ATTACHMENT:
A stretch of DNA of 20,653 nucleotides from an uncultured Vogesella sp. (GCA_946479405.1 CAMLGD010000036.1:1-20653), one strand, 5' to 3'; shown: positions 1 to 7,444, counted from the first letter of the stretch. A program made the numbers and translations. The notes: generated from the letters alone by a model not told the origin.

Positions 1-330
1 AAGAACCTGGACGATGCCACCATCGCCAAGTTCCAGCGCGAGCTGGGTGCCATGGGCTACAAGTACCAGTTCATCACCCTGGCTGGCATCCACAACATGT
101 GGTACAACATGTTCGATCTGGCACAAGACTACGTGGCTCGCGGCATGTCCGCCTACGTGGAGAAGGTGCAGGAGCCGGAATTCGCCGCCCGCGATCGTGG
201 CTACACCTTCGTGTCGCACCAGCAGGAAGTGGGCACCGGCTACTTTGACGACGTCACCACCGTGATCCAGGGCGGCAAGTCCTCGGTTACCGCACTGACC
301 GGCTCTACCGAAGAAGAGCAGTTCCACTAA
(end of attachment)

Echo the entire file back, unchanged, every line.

A stretch of DNA of 20,653 nucleotides from an uncultured Vogesella sp. (GCA_946479405.1 CAMLGD010000036.1:1-20653), one strand, 5' to 3'; shown: positions 1 to 7,444, counted from the first letter of the stretch. A program made the numbers and translations. The notes: generated from the letters alone by a model not told the origin.

Positions 1-330
1 AAGAACCTGGACGATGCCACCATCGCCAAGTTCCAGCGCGAGCTGGGTGCCATGGGCTACAAGTACCAGTTCATCACCCTGGCTGGCATCCACAACATGT
101 GGTACAACATGTTCGATCTGGCACAAGACTACGTGGCTCGCGGCATGTCCGCCTACGTGGAGAAGGTGCAGGAGCCGGAATTCGCCGCCCGCGATCGTGG
201 CTACACCTTCGTGTCGCACCAGCAGGAAGTGGGCACCGGCTACTTTGACGACGTCACCACCGTGATCCAGGGCGGCAAGTCCTCGGTTACCGCACTGACC
301 GGCTCTACCGAAGAAGAGCAGTTCCACTAA